Based in Eugene, Oregon, the Emerald Trade Alliance is a good example of what may be in store for the California cannabis industry now that voters in the Golden State have passed Proposition 64. Although currently serving mostly the Central Oregon region, this progressive and unique group offers membership to an eclectic group of canna-preneurs.
The group counts among its members professionals who are engaged in cannabis cultivation, manufacturing, testing, distribution, retail sales, and quality control. This differentiates it from similar trade groups that focus on a particular segment of the market, such as cultivators or manufacturers. Examples include the California Grower’s Association and the Association of Cannabis Breeders and Growers in Seattle.
Members of the Emerald Trade Alliance include OG Analytical — one of Oregon’s leading testing labs, Top Shelf Concentrates — an extract producer based in Eugene, Oregon, and Herban Tribe — a manufacturer of edibles, concentrates, and clones (also located in Eugene).
The organization charges members a monthly fee of $50 and works “…with representatives from all sectors to identify common goals and seek consensus on issues that affect the industry as a whole.” Members must currently own a cannabis or hemp business or be an employee of such a company and are expected to “work constructively” within the group.
The goals of the Emerald Trade Alliance include advocacy, protection of Oregon-based cannabis businesses, and the establishment of industry standards (such as common trade practices and safety protocols). Another aim of the group is regional economic stimulation and the creation of jobs.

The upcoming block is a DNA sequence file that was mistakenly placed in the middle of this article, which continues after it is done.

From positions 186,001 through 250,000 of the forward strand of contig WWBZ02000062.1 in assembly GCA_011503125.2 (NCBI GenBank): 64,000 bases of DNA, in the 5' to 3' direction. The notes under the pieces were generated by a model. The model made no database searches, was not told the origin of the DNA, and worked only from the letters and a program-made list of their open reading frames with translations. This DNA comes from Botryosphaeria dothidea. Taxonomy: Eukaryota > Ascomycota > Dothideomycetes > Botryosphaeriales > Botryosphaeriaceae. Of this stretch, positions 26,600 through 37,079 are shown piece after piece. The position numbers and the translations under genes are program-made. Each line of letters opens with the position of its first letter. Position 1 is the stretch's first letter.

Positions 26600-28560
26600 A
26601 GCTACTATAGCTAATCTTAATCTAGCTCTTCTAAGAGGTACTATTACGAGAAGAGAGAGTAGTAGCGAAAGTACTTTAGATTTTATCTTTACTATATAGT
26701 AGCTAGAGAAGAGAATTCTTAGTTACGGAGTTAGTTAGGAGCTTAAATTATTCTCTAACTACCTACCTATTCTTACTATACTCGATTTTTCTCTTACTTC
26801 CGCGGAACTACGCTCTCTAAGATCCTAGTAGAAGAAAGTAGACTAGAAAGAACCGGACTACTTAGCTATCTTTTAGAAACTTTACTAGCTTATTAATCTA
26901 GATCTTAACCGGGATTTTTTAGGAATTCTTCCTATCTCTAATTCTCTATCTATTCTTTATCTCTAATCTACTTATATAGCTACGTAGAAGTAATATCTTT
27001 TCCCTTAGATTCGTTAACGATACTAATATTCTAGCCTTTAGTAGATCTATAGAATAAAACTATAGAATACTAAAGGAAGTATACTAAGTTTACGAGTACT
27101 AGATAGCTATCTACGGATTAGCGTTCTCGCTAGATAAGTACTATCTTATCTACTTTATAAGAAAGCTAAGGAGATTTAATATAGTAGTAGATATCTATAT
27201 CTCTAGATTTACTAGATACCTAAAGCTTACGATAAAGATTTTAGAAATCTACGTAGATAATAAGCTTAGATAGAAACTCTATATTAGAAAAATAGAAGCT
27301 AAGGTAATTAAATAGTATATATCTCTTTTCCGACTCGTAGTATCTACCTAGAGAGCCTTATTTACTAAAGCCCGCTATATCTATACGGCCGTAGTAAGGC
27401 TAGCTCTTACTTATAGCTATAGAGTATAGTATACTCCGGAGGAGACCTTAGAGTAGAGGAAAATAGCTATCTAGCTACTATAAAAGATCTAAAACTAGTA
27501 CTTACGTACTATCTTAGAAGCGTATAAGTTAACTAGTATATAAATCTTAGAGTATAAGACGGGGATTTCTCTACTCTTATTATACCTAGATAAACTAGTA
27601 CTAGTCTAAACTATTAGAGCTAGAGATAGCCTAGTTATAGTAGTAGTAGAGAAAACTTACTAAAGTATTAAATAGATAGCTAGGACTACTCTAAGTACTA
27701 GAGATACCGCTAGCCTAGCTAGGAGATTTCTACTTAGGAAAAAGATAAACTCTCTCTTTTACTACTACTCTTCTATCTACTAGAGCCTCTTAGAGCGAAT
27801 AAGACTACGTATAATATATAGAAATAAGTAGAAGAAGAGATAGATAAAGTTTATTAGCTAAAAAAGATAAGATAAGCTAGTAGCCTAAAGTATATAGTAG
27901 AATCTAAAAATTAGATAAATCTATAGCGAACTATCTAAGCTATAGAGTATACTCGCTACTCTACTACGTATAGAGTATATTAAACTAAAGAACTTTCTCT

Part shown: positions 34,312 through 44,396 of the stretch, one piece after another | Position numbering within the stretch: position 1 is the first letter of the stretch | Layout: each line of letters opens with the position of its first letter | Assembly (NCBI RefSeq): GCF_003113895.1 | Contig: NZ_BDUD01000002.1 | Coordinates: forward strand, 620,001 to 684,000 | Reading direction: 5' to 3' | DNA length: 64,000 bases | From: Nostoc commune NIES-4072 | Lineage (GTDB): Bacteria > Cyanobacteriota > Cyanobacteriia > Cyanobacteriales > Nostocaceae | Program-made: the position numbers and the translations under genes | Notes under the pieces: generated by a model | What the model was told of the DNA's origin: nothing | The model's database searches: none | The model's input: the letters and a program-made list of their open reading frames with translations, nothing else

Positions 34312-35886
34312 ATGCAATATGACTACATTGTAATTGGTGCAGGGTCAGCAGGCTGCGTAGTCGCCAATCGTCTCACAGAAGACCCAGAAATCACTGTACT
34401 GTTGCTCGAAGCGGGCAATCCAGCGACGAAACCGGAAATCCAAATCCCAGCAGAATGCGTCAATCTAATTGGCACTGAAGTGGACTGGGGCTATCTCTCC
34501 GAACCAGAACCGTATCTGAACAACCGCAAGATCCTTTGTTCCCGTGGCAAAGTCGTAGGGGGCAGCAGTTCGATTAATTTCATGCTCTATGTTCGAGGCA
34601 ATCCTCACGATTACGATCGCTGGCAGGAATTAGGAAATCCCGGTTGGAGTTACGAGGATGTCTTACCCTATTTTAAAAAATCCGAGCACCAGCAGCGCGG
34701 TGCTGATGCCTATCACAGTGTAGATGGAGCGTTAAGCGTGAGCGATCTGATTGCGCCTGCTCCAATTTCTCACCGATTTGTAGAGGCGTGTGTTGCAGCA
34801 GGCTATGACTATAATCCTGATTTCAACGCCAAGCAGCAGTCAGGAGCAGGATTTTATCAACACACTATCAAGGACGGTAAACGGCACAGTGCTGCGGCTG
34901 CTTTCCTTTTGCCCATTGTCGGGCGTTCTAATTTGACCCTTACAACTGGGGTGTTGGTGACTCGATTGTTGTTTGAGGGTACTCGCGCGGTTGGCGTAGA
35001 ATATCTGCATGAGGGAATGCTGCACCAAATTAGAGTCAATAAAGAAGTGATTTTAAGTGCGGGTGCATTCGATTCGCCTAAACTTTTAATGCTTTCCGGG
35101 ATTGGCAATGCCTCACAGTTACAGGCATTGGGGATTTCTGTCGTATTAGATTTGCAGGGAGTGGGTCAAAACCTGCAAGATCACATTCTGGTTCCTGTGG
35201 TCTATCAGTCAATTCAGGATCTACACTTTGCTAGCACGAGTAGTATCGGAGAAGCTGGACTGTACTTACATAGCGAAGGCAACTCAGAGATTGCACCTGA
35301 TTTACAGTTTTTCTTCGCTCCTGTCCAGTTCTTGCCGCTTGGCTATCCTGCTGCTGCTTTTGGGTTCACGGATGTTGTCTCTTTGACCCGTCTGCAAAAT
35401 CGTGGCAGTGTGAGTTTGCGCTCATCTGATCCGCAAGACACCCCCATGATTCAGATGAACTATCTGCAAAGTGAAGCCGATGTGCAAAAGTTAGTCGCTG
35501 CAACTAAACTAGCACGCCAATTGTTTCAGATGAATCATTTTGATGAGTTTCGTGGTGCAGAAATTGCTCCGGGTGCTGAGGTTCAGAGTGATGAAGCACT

Trade associations of this type are especially beneficial to members during times of disruption and uncertainty. The emergence of cannabis regulations in West Coast states like Washington, Oregon, and California has made the value of membership in such groups significantly greater.
The rollout of complex and conditional laws and regulations has made navigating the emerging legal market for cannabis confusing, cumbersome, and sometimes cost prohibitive. When populated by participative, experienced members, trade associations can be a powerful tool for entrepreneurs and serious professionals. It goes beyond mere networking to expose members to some of the most innovative, creative, and resilient companies in America.
“This is a great example of a group comprised of a wide range of professionals within the cannabis industry, not just growers,” said Cara Cordoni, a cannabis industry business consultant based in Humboldt County. “California needs groups like the Emerald Trade Alliance to help its members navigate an extremely dynamic regulatory landscape that is confusing even many professionals,” she added.
Passage of Proposition 64 and a plethora of new regulations at the state level equals a business environment in California that is both frenetic in its pace of disruption and perplexing for even the most seasoned attorneys, accountants, and business consultants.
“With 40 million citizens and the [sixth] largest economy in the world, California is poised to create a robust and globally influential cannabis market,” said Cordoni. “But without the clarity that can, theoretically, be provided by trade groups like Emerald Trade Alliance, cannabis businesses in the Emerald Triangle will remain confused and may flounder due to making poor strategic decisions during their critical startup phase.”
Written by Gooey Rabinski